The Press is P.M., meaning that it publishes in the afternoon, and that we had to report at 6:00 A.M. The morning dark does things to the creative man. My friend and fellow sportswriter Dan Jenkins used to complain that it made his hair hurt. His wife would set her alarm for 3:00 A.M., watch his hair from her side of the bed and make notes, but they never isolated the problem. I never made it at 6:00 A.M., but I came close that first day. Twelve minutes late, in a panic, peeling off coat and sweater as I climbed the single flight of dark stairs, I smashed glue-eyed through the swinging gate that separated Sports from the other departments. Suddenly I realized that the only other person in the room was Puss Erwin, a retired postman who had signed on as our bowling writer. Puss was hunched over his typewriter, drinking vodka from a paper cup and puzzling over the previous night’s bowling averages. It was the dead of winter, so the heater—the coal chute, we called it—was running full blast. Puss had removed his coat, tie, and shirt, and draped them over the back of his chair. He didn’t know me yet, but I guess he had heard I was coming to work at the Press. He wouldn’t look up. Between sentences he muttered: “You’ll never make it, son.” I knew he was right. Half an hour before deadline, our slot man, Sick Charley Modesette, arrived. Charley had been out all night, looking for his car. There was a professional detachment about Charley, a combat residual bred in men who have learned to expect nothing. “All the bastards slept in again, huh?” Charley observed, and started plugging the first edition with old pictures and dated syndicated columns by Joe Williams and Harry Grayson. We made deadline with seconds to spare. It was always this way.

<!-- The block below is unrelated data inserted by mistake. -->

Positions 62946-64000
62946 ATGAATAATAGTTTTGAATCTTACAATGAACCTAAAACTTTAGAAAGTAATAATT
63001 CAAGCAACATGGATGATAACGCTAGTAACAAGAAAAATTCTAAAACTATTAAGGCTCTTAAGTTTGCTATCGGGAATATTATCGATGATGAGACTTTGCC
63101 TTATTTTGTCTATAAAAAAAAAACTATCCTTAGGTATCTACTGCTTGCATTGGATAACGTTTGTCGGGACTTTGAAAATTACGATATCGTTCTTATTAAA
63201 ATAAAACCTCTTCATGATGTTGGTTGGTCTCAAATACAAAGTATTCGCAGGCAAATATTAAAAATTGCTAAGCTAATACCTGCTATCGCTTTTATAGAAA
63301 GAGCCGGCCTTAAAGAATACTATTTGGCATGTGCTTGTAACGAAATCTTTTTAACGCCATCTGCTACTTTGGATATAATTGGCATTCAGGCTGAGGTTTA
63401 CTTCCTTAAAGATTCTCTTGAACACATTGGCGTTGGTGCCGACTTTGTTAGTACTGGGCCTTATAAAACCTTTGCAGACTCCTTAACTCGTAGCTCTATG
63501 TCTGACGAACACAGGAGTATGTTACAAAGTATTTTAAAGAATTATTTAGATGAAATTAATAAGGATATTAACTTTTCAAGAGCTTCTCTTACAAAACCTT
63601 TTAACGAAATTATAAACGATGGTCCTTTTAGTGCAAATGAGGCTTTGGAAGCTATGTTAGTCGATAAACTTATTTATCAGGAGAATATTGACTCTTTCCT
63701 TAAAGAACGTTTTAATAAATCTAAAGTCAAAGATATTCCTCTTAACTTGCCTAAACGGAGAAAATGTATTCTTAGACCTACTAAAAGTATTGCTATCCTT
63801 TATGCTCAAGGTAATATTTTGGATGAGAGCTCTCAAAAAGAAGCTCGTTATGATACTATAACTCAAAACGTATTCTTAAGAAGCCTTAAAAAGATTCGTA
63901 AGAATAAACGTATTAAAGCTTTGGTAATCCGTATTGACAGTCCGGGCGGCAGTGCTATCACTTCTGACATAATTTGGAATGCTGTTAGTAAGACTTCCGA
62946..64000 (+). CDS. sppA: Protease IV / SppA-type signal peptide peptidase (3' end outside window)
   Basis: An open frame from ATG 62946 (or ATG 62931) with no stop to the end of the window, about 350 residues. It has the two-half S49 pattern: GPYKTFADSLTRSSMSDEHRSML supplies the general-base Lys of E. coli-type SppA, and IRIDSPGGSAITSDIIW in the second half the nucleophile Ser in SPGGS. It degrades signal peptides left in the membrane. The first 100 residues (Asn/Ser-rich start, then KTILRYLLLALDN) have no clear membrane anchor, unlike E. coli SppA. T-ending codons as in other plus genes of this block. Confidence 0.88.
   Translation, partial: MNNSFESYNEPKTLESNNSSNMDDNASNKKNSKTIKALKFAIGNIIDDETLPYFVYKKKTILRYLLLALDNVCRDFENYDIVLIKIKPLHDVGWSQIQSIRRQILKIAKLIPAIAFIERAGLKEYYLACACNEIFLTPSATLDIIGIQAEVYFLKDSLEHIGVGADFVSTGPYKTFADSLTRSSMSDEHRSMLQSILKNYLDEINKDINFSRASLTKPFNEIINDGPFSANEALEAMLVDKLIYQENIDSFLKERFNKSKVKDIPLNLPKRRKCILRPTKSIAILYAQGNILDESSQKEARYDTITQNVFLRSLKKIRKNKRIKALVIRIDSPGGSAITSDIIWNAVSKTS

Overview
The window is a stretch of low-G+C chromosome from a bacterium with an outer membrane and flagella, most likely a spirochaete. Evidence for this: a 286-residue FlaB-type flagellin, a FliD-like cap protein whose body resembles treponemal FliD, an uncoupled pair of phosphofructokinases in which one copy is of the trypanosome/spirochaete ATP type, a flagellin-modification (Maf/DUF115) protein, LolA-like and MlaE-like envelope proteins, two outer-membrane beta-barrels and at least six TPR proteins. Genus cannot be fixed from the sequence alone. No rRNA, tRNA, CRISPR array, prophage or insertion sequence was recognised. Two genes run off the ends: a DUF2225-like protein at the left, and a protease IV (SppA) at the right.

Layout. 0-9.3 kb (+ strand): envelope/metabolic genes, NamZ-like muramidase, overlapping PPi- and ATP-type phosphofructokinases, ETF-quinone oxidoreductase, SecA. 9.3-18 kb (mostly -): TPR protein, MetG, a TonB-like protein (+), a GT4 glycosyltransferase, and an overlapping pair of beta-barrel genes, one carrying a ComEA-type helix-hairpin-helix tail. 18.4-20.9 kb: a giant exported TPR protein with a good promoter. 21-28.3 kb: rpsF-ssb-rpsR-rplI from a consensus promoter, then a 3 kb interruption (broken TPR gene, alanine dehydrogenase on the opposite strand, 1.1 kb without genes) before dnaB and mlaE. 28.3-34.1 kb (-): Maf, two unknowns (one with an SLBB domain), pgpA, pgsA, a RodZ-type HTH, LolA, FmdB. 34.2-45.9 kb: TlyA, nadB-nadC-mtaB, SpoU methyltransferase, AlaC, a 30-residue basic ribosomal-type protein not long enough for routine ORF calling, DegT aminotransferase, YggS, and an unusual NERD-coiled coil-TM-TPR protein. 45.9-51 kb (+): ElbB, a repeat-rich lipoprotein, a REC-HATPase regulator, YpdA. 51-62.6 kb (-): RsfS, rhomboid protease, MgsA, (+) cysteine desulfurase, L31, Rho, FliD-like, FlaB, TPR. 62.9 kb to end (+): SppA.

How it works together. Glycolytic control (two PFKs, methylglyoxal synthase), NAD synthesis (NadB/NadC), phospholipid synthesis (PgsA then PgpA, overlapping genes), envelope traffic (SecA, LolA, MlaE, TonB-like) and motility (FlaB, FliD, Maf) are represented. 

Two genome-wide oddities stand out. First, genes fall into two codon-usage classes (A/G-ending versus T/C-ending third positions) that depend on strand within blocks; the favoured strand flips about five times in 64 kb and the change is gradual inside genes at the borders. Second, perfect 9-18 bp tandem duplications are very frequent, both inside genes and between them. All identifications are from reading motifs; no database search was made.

Many times I put out the paper alone. All the sportswriters did. We staggered in, tore the night’s run of copy from the United Press machine, selected the stories according to the page dummies supplied by the advertising department, assigned headlines and wrote them, clipped box scores and other trivia from the morning Star Telegram, selected pictures and sent them to the engravers, made up the cutlines, then hurried to the composing room where a printer named Max would be waiting to change everything. Like Charley, Max was a professional. All he ever said was, “Who the hell do you think you are?”
We survived on the assumption that no one read our paper anyhow. It is the same feeling you get on a college newspaper or on mind-expanding drugs. There are no shackles on the imagination; there is no retreat, only attack. One of my jobs was to make up little “brights” or boxes:
John Doughs made a hole-in-one yesterday at Glen Lakes Country Club when a snake swallowed his tee shot, a dog swallowed the snake, and an eagle carried off the dog, dropping him in the cup after colliding head on with a private plane flown by Doughs’s maternal twin.
We went heavy on the irony. Under these circumstances you might think we. got a lot of letters to the editor, but I don’t remember any.